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Using a CPAP to diagnose OSA/UARS?
#1
Using a CPAP to diagnose OSA/UARS?
I was wondering if I could use a CPAP (specifically Resmed Airsense 10 Autoset) to diagnose OSA/UARS by analyzing the data? I am assume pressure would have to be set as low as possible and then wearing it for a night or several?

I have access to a machine and I may get more data points if I could use the CPAP in this way (Currently have 1 WatchPAT One results).

I am unfamiliar with the machine so would just like to know if this makes sense and could work,
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#2
RE: Using a CPAP to diagnose OSA/UARS?
It is my opinion that the diagnosis of medical conditions should be left to medical professionals using appropriate diagnostic methodologies.

Whatever findings could be imputed to the PAP data, be they gaps in breathing or other unusual patterns such as periodic breathing, they are only a further indication to seek further medical evaluation.

Assuming you have downloaded OSCAR and have submitted snapshots of the data to the forum, it is not prudent to render a diagnosis in the absence of a proper medical history and the evaluation of other co-morbidities and effects of supplements and medications.

What you might see is an AHI indication over the threshold value of 5 at the machine's minimum pressure of 4 cm H2O -- after filtering out sleep/wake artifacts and looking at waveforms to determine true apneas and hypopneas. Then what? How's your oxygen saturation when asleep? Positional effects on Apneas? Damage caused by long-term OSA?

Then what?

If you are uneasy and suspect issues -- get checked out, if for nothing other than peace of mind.

Best,

Steve
"The object in life is not to be on the side of the majority, but to escape finding oneself in the ranks of the insane." -- Marcus Aurelius
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#3
RE: Using a CPAP to diagnose OSA/UARS?
Thank you for the reply. 

I have recently done a WatchPAT One test that was negative for OSA (AHI 4% of 1.6) but my RDI was 16.8. The company would not reevaluate using 3% and do not consider anything else other than OSA using AHI>5.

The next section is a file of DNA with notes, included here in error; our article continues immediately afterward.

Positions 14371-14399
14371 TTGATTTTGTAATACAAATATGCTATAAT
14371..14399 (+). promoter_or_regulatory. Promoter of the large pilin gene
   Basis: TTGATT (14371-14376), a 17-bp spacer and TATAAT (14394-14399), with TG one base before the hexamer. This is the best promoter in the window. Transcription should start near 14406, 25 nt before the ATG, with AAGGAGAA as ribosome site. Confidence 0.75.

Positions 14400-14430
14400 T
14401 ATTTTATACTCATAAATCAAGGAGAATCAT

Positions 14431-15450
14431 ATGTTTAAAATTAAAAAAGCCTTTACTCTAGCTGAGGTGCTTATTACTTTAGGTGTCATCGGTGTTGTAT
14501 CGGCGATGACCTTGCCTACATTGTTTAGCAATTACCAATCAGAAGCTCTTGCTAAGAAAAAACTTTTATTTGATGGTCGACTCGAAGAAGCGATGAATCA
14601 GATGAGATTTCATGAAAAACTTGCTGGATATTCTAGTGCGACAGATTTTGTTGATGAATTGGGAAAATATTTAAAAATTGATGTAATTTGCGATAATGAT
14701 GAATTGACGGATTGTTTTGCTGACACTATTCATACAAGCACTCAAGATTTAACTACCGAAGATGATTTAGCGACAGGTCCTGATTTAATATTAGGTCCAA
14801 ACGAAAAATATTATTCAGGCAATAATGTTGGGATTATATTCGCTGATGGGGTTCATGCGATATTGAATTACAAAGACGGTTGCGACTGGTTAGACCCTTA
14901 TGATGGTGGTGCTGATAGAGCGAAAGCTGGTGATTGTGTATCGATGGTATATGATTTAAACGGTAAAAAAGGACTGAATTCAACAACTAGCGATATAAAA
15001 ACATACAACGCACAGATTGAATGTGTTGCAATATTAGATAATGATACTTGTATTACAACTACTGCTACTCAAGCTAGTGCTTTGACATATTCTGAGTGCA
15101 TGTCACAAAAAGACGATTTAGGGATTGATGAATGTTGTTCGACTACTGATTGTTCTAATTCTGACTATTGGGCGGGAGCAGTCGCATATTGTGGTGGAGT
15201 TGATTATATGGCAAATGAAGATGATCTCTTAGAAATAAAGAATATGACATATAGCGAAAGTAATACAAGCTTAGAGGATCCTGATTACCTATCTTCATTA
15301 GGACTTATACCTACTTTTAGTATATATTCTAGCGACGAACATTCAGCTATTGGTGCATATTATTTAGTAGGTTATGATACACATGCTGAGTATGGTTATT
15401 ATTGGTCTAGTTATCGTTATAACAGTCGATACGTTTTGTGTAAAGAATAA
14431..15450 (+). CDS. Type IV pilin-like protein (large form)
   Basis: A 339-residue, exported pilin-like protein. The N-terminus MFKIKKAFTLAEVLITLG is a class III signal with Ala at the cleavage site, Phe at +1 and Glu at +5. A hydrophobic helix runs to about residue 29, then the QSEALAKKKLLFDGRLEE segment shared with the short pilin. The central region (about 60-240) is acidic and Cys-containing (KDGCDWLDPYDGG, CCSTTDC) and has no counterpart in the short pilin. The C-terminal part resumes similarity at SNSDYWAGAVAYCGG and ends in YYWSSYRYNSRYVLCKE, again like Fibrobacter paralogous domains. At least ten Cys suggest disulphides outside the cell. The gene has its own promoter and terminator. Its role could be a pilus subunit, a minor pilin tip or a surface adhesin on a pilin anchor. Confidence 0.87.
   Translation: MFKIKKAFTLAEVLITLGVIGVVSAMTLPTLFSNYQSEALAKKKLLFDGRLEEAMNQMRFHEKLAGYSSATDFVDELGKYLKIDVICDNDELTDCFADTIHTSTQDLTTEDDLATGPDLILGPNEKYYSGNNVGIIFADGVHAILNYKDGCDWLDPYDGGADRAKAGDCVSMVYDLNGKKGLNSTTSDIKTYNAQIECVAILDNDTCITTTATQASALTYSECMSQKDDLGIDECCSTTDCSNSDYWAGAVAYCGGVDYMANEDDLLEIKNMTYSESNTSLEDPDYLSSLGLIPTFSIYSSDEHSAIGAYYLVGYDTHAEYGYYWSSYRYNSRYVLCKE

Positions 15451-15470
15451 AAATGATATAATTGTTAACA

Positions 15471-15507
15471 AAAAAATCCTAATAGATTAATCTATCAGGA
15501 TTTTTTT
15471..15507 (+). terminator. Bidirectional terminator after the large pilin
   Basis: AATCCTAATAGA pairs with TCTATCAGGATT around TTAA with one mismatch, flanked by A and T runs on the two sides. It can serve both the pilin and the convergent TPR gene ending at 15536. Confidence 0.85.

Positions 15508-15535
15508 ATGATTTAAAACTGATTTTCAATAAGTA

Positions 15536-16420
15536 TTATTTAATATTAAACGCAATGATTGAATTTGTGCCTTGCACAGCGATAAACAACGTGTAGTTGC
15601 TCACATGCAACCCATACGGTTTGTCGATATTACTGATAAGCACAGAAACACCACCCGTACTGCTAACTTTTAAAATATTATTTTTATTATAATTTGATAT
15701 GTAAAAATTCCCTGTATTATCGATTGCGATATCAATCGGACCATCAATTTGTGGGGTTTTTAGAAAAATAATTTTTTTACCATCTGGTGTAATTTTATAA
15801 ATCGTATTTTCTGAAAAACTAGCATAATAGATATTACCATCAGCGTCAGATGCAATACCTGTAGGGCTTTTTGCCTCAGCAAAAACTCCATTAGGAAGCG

I have been suffering for a while with most of the typical symptoms of OSA. The fatigue, brain fog etc are tough and I would really like my life back. I have had blood tests to rule out all other typical issues.

My thought process was that if the CPAP itself, or software like OSCAR, measures AHI/RDI then I could use it to get more data points because my high RDI from the sleep test, plus symptoms, indicate something is going on. I have previously been pretty fit and healthy (27 years old), with no other health conditions.  

I would just like to start trying to get better as soon as possible and if a CPAP may help me I would like to try and get a little bit more confirmation before attempting treatment with it. 

It is difficult to get medical professionals to listen when they use such arbitrary thresholds. I am awaiting a test with the NHS in the near future and maybe that will yield a diagnosis, however, I would really like to start getting better sooner if I can.
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#4
RE: Using a CPAP to diagnose OSA/UARS?
I am unfamiliar with WatchPAT One, but according to the WatchPAT One people, WatchPAT One "is clinically validated with an 89% agreement rate with polysomnography results for accurate sleep apnea detection."

However, I see no harm in asking your doctor if you could try CPAP for a week, use OSCAR to produce a report, and have him take a second look.
I was taught you evaluate the whole patient, not just the machine results. I also found that sleep apnea was one area of medicine in which you had to be proactive.

You might also consider a relatively cheap recording pulse-oximeter to track your own pulse rate and oxygen saturation at night and as you go about your day. It might provide some insight.

Did your blood test include a thyroid study?

Anyway, since you have access to the machine, you might try it out and post the results -- along with your WatchPAT One results to the forum for comment, not a diagnosis. I would suggest you set it to auto with the pressure range of 4 - 20 cm H2O and then refine the pressures if you see anything suspicious. Since you are a new user, beware of large mask leaks (over 24 l/s) as they produce unreliable results.

Best,

Steve

Download OSCAR -- https://www.sleepfiles.com/OSCAR/
Organize your OSCAR charts -- http://www.apneaboard.com/wiki/index.php...ganization
Attaching images and files to posts -- http://www.apneaboard.com/wiki/index.php...pnea_Board
"The object in life is not to be on the side of the majority, but to escape finding oneself in the ranks of the insane." -- Marcus Aurelius
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